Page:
Chili of the Beast

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There is a story behind this chili. The first time I made chili, it was for a chili cookoff. I’m not a big fan of beans, so I decided to make a chili without beans, and of course, like everything on this site, this is a chili without onions.

I decided that what I really needed was to replace the missing ingredients with something fitting that wouldn’t seem like filler. I wanted it to be very meaty, which more than makes up for the lack of beans. I wanted the flavor to be fruity and smoky, like pipe tobacco, but fiery enough to make you think you had just dropped the coals on your tongue. Going to our local Co-op, I found my answers. Dried cherries (nothing added) and Fresh, rather green mangoes. They also had a fresh shipment of beautiful red, fiery Fresno peppers. As I picked one up, I noticed the produce sticker with its SKU#: 666. Chili of the beast was conceived. I picked up quite a few other ingredients while I was out.

If you plan to make this, you should read the full process first so you know what you are getting into.

Lets start with the meat:

  1. Turn on the pan good and hot, and throw some cumin in the pan. Don’t skimp, this will be your primary spice.
  2. Keep an eye on it and stir it around until it gets good and hot. It may start to brown slightly. Taste it when you think it may be toasted. It shouldn’t be bitter or you have over done it. Remove it from the pan, toss it in your spice grinder and grind it just enough to crack each seed into a few pieces.  Set it aside or in the pot or crock pot you will be cooking the rest of the chili in.
  3. I started with a hefty quantity of ground beef. This should account for about 1/3 of your finished volume of food. I’ve also used cubed sirloin or chicken to good effect.
  4. Add the ground beef to the pan and chop it up with a spatula until it is in one inch sections. It should be sizzling hot. Add a dash of soy sauce to sear some extra flavor on the outside of the meat. Continue stirring and cooking like this until there is just a bit of pink left on the meat. Remove the liquid out of the pan and pour it into a paper cup and put the cup in the refrigerator.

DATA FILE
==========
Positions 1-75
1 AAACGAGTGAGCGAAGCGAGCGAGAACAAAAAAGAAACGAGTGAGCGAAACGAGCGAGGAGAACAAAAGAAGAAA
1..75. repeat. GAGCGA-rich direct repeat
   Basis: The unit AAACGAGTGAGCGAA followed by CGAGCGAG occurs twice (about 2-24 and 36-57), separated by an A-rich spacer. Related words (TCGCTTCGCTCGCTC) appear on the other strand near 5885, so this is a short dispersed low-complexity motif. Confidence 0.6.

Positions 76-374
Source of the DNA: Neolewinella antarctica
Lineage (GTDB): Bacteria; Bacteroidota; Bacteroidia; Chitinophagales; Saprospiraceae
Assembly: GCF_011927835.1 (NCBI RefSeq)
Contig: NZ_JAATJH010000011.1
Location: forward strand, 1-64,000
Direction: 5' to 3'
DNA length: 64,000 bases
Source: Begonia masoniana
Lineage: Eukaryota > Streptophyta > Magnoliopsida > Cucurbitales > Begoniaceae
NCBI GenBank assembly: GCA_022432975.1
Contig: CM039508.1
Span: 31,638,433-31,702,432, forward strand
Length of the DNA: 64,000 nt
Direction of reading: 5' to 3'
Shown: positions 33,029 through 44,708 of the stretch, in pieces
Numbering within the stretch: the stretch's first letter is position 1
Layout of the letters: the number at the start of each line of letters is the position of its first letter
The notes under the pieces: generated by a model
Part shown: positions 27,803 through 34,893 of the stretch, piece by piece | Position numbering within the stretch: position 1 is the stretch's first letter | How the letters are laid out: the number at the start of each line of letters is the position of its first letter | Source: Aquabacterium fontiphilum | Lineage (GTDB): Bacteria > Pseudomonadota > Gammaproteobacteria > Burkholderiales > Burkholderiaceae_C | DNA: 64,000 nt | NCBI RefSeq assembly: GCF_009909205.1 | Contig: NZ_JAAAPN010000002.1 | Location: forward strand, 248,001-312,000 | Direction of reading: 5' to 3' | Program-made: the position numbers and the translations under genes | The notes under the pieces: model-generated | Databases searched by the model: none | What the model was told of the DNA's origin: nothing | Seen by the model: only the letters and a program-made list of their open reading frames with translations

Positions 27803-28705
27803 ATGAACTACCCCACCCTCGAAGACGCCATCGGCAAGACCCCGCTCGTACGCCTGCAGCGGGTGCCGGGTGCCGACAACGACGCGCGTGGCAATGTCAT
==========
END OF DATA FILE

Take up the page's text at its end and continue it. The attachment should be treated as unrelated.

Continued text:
5. Add  a small amount of spices to help give the meat a bit of a different flavor than the rest of the chili. I used some Five Pillars and some turmeric and coriander. 
  6. If you have done this before, get the previous cup of skimmed broth from your freezer and add it to the meat, putting  it on a low heat until the liquid has condensed into the meat, otherwise call it done. I do recommend cooking the meat well in a broth. I’ve found that the flavor of the chili doesn’t do well with added salt and meat flavor directly blended in, but is really good when the meat carries these flavors. 

On to the base:

  1. Start with a good quantity of fresh Pasilla and Ancho peppers. They should make up about a third of your total volume.
  2. Find a source of clean fire. A gas range will do, but I used some burning applewood. A barbecue works well, or if you use your fireplace, make sure you haven’t been burning anything nasty in it.
  3. One by one, put each pepper whole on the end of a kabob and hold it directly in the fire, turning to blacken all sides thoroughly. When it starts to slide off the kebab, it is done. For a more smoky flavor, cut the top and bottom off of the peppers and stand them up in a metal steamer over fire or hot coals, but be careful with this, as it is a LOT more smoky.
  4. Take the peppers to the sink and rinse them. Then peel and discard the skin; It should come off easily now that it has been steamed from the inside.  If you are feeling lazy, you can skip the charring and removal of skin, but I do highly reommend getting some smoky flavor in the peppers; alternately, you could add something like smoked pimenton or paprika, or Pasilla de Oaxaca
  5. Cut off the tops and remove the seeds. Slice them up and run them through the Magic Bullet or blender. Add the result to the crock pot.
  6. Let it cook for a little while to settle out some of the raw greenness of the peppers.
  7. Skin and slice up some green mangoes (about half as much by volume as the peppers). I’ve found they are best when they are showing the first signs of ripening, not crunchy or green as an apple. Put them through the Magic Bullet food processor, and add to the crock.
  8. If the pepper or mango flavor is too potent, add tomatoes until it tones down to where you like it.
  9. If there is too much liquid, slowly stir in corn flour or fine corn meal. I find it dulls the flavor, but it doesn’t clash.
  10. Remove the tops and seeds from some fiery peppers (I use Fresnos or Habaneros). Dice them and add them to the mix. Let it cook for a while and taste. Repeat until it is a little too hot to eat.
  11. Mix in the meat.
  12. Let it sit just below simmering for a bit longer for everything to settle.

I never quite know what to do with chili once I’ve made it. It is tasty in so many ways. I often just serve it in a bowl with sliced avocado, lettuce, tomato, grated cheese, and sour cream. Garnish with cilantro and black olives. Remember, we made it too hot to eat. This makes it just right when served with accessories.

One Comment, Comment or Ping

  1. And it was every bit as delicious as it looks in the picture!

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